TREATMENTTransfer the patient to a medical facility for definitive treatment as soon as possible. Treat symptomatically until you make the transfer.
Tinnitus is a noise or ringing in the ears that, although bearable during the day, is more distrubing at night. The cause may be infection, toxic doses of medications, or vascular and/or vasomotor disease.
TREATMENTReassure the patient. Difficult or severe cases should be referred to a medical facility for treatment of the underlying cause.
Foreign bodies in the ear are normally inanimate objects, such as erasers, buttons, peas and beans. These are normally introduced by the patient in an attempt to scratch the ear or to remove cerumen or by children. Animate objects, such as ticks and moths, may crawl into the ear canal.
SYMPTOMSThere is usually pain, fullness, loss of hearing, and visualization of the foreign body.
TREATMENTThe nature of the foreign body must first be determined. If the object is animate, hold a bright light to the ear. Since insects are attracted to light, this may induce the insect to crawl out. If this fails, instill a few drops of alcohol into the ear to kill the insect, and irrigate to remove it. For hydroscopic bodies such as peas and beans, DO NOT use water, saline, or boric acid, as these liquids will cause the object to swell and become wedged in the ear canal. Use a fine wire ear curette or irrigate with alcohol or light oil to remove the object. If the object is sharp or pointed, be very careful to prevent further injury. If necessary, transfer the patient to a medical facility for removal.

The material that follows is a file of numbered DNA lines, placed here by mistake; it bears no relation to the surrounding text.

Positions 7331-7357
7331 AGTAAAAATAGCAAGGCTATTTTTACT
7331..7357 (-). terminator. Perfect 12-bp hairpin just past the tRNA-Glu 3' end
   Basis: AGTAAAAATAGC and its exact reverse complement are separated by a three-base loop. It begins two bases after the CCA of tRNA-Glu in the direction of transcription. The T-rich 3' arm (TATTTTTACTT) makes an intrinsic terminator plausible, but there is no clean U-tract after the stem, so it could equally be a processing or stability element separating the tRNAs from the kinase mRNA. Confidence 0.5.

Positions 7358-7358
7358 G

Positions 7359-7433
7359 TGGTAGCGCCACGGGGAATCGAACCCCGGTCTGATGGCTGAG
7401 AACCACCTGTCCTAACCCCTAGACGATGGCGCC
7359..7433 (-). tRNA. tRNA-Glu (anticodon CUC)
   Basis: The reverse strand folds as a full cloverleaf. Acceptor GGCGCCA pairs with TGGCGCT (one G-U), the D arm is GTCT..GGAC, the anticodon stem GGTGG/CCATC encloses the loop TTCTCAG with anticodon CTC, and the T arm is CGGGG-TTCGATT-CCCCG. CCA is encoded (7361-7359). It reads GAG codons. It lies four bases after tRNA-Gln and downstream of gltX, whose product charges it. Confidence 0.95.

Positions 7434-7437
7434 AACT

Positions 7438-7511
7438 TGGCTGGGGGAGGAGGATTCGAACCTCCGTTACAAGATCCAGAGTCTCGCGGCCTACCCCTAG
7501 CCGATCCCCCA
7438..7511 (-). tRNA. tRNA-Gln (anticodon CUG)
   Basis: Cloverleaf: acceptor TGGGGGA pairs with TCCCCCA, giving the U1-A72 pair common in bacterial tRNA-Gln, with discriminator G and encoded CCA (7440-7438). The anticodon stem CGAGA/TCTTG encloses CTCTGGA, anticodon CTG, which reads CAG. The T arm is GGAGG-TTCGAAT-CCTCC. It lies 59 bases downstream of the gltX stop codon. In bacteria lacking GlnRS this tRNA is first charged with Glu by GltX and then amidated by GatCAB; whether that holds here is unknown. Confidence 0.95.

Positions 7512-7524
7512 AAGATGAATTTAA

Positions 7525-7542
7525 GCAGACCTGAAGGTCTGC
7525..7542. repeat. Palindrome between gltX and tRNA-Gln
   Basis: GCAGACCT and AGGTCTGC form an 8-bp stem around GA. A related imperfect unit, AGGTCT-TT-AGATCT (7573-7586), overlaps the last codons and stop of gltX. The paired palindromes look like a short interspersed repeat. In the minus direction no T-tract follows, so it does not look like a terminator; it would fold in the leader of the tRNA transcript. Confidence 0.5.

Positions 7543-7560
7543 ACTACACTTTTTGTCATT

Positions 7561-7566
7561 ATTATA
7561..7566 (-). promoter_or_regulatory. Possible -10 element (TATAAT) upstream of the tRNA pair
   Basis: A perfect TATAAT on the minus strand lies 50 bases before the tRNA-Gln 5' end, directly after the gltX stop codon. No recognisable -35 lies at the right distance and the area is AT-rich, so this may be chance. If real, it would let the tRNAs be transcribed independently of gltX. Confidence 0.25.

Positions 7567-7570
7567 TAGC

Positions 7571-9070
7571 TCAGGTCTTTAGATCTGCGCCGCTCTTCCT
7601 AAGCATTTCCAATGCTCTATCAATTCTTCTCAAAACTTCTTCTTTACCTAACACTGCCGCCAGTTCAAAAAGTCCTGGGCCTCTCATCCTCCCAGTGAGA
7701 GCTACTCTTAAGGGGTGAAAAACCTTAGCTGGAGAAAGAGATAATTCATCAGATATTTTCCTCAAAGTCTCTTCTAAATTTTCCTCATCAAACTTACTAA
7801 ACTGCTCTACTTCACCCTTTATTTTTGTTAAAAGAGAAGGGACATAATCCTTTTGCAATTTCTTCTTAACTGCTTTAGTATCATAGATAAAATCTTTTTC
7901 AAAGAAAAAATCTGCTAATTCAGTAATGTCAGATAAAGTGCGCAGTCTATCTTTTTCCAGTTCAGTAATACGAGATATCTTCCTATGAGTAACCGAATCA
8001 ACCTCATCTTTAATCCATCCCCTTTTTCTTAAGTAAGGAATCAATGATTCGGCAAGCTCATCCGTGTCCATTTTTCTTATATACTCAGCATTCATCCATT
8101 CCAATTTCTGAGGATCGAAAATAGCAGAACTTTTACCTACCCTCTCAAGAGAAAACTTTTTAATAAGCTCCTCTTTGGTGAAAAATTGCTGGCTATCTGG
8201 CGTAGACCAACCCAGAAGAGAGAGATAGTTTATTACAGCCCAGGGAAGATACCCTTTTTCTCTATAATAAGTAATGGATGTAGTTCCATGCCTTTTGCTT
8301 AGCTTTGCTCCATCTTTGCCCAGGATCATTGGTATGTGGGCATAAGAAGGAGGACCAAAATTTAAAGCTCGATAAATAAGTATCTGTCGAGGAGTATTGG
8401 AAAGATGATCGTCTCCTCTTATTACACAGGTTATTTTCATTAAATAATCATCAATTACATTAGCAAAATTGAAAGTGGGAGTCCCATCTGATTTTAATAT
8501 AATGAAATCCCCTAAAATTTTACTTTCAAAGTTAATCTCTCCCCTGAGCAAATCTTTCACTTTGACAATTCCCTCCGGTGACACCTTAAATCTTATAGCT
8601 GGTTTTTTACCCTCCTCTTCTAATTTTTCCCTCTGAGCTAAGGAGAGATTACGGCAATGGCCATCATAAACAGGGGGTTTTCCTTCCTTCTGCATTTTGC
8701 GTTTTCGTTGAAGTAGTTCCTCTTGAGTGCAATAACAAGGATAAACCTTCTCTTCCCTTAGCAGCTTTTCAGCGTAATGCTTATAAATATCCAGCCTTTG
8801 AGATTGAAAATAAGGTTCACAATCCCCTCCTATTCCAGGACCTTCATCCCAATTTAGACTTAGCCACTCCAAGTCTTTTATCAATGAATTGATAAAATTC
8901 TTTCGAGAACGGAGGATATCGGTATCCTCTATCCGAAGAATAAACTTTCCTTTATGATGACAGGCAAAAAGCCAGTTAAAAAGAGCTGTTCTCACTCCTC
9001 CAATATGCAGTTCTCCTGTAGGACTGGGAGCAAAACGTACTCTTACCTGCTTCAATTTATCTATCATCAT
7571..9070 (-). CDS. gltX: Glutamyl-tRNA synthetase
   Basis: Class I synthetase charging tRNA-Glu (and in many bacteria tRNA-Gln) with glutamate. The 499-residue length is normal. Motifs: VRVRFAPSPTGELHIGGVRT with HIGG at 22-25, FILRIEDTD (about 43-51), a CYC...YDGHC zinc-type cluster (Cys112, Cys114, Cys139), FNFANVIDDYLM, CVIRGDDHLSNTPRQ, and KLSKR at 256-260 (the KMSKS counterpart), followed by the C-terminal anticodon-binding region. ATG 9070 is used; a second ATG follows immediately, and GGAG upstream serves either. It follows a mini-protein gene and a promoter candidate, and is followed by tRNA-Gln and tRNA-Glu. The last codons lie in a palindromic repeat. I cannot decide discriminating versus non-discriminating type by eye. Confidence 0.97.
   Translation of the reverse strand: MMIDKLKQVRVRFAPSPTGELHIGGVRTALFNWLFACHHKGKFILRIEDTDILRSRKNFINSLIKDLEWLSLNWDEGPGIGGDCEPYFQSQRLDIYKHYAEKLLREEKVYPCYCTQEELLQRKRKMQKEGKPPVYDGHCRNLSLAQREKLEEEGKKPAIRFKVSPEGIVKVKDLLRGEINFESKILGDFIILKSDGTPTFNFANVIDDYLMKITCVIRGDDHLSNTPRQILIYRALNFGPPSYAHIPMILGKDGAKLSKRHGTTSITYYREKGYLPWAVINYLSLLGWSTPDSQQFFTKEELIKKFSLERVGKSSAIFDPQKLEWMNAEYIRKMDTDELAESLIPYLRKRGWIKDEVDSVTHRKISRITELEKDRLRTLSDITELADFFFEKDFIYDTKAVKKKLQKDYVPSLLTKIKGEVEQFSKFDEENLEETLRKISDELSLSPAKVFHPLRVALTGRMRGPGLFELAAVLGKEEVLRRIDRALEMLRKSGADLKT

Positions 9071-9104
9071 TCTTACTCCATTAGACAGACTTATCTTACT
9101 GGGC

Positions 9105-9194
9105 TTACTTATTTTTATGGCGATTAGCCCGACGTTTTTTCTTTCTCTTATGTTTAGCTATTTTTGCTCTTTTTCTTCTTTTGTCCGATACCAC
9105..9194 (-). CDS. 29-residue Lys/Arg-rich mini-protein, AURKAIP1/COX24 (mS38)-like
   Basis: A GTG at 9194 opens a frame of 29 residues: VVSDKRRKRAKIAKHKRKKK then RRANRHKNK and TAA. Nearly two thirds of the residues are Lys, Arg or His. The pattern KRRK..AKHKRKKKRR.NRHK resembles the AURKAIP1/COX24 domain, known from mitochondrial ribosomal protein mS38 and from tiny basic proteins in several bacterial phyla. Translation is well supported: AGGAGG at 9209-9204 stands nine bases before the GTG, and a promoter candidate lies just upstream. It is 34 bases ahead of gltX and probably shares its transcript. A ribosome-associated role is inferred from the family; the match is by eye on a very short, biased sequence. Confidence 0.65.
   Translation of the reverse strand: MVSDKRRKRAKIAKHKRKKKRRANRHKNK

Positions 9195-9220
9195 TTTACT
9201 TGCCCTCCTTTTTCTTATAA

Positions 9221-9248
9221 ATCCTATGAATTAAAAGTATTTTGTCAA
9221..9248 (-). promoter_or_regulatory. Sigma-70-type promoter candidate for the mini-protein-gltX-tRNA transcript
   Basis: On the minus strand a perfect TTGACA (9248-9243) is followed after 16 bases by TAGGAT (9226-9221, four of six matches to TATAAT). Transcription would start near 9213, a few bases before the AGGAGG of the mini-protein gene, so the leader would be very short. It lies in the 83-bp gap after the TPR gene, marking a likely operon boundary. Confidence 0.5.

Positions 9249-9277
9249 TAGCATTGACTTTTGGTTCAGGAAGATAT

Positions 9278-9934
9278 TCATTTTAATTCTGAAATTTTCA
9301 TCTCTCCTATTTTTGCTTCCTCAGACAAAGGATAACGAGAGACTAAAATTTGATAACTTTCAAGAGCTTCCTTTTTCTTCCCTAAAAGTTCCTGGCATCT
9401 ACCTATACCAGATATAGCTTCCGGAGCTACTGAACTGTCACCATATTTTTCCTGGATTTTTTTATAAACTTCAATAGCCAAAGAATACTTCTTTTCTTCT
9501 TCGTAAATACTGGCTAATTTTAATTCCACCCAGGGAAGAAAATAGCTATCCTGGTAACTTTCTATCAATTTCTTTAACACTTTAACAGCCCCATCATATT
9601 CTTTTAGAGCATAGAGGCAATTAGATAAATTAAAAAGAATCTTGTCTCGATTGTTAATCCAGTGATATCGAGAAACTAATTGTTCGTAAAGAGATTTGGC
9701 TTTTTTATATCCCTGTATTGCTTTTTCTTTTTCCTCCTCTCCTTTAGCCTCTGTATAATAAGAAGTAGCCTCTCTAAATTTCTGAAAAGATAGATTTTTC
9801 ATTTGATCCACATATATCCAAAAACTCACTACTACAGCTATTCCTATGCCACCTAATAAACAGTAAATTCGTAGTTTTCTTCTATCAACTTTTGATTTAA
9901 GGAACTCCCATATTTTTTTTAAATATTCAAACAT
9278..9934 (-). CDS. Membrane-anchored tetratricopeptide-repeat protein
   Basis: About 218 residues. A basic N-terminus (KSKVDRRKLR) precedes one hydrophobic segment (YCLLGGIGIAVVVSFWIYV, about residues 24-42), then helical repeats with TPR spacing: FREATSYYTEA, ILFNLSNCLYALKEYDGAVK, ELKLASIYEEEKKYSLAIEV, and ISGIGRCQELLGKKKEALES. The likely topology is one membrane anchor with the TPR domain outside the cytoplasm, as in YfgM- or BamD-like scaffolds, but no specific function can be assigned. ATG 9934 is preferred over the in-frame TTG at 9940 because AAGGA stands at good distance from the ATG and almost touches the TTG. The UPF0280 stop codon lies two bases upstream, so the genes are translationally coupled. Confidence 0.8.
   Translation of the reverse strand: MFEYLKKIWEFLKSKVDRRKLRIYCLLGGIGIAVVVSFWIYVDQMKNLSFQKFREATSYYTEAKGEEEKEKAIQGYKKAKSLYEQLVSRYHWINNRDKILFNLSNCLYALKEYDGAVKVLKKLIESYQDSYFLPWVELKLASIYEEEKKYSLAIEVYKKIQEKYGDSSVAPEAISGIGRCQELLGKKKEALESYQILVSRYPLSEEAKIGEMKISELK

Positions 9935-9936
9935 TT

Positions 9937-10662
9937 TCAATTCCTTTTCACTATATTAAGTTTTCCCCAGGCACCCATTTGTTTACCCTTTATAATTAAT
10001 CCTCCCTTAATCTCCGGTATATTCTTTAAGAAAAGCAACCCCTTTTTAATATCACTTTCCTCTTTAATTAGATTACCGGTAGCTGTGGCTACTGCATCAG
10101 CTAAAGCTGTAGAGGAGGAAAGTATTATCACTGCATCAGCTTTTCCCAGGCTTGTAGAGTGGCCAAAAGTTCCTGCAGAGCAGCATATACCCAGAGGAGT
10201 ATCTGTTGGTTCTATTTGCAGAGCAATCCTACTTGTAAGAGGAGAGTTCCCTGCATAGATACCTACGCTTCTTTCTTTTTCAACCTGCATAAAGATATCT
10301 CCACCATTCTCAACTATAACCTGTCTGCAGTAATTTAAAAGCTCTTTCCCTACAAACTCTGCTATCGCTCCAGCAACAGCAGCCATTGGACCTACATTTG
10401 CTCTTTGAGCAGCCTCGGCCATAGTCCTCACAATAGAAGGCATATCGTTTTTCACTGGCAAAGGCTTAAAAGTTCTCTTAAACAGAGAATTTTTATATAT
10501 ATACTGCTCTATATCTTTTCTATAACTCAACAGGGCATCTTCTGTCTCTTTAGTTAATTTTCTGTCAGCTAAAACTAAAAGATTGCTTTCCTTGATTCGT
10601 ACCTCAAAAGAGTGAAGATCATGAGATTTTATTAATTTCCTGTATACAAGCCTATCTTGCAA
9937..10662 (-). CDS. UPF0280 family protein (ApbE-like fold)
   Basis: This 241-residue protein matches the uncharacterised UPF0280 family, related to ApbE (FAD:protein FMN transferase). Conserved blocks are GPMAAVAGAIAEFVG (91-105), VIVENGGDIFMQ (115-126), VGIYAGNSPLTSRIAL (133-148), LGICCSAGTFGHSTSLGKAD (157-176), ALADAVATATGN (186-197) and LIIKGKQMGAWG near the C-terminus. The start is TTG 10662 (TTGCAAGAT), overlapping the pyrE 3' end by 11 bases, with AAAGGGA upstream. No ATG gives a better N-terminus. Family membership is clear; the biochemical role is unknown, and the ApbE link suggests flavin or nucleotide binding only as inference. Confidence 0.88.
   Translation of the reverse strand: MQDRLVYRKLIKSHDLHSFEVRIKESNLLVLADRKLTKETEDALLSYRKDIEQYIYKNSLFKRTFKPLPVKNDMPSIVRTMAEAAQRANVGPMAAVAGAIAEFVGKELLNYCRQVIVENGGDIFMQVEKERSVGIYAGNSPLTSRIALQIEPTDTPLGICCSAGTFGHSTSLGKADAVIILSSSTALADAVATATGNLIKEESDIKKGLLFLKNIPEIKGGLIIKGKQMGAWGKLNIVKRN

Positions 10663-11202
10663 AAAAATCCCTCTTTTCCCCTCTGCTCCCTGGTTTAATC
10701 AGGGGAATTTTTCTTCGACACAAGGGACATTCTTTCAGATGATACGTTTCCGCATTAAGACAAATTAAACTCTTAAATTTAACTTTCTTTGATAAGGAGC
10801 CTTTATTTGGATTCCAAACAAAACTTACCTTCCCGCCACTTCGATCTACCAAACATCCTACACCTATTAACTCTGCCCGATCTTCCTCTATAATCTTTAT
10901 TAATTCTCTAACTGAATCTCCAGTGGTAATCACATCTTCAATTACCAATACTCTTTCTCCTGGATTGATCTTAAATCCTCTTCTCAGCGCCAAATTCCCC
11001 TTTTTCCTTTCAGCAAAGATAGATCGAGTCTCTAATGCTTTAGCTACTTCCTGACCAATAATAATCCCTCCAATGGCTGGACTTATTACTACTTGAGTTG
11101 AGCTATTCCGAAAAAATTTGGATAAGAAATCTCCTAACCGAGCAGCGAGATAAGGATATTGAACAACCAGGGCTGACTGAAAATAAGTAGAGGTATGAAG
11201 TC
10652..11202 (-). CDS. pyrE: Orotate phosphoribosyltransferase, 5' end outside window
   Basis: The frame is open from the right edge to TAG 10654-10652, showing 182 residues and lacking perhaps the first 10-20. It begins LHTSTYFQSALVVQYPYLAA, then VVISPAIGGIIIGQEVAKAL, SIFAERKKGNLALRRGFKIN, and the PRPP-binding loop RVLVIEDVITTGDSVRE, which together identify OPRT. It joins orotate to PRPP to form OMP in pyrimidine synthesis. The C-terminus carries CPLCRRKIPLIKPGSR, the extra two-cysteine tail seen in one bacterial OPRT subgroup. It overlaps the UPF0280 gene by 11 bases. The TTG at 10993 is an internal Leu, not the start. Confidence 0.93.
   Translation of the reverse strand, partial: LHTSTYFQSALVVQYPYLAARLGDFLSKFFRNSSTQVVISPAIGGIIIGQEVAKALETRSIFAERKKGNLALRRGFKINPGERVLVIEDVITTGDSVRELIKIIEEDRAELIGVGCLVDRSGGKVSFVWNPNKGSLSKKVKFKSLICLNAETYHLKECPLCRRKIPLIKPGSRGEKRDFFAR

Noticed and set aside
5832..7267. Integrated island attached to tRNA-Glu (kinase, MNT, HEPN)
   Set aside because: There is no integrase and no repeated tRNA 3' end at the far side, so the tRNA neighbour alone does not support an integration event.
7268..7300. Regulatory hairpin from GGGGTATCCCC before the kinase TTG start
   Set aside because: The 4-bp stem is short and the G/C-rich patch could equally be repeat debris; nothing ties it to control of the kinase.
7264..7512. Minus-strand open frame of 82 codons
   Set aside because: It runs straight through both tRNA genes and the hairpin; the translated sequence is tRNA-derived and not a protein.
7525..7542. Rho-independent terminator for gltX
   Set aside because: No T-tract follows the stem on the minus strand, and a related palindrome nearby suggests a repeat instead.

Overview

The common cold is the best example of this type of ailment.
SYMPTOMSThey include malaise, little or no fever, headache, chills, nasal discharge, red nares, and sneezing.
TREATMENTThere is no specific treatment. Advise the patient to get-rest, plenty of fluids, and a well-balanced diet. Treat symptomatically.
The most common sites of nasal bleeding are the mucosal vessels located over the cartilaginous nasal septum and the anterior tip of the inferior turbinate. The cause is normally trauma, infection, and drying of the nasal mucosa.
TREATMENTAn adequate physical examination to determine the scope and location of bleeding is essential. Applying pressure over the nose (pinching) will stop most bleeding. A small pledget of cotton moistened with hydrogen peroxide, phenylephrine, or epinephrine may be effective in stopping the bleeding. Severe posterior epistaxis may require a nasal pack.
This is a reaction caused by sensitization to an allergen, which is usually pollen.
SYMPTOMSIt is characterized by nasal congestion, a watery discharge, itching of the nasal mucosa and conjunctival, and violent sneezing.
TREATMENTAntihistamines and sympathomimetic drugs, such as ephedrine, may be indicated. Steroids are sometimes effective. Have the patient avoid specific allergens, if possible.
This is a bacterial infection of the tonsils that may be either foodborne or airborne.
SYMPTOMSIt is characterized by sudden onset of anorexia; malaise; fever; sore throat; red, swollen tonsils; presence of pustules on the tonsils; difficulty in swallowing; and swelling and tenderness in the cervical lymph nodes. 2-20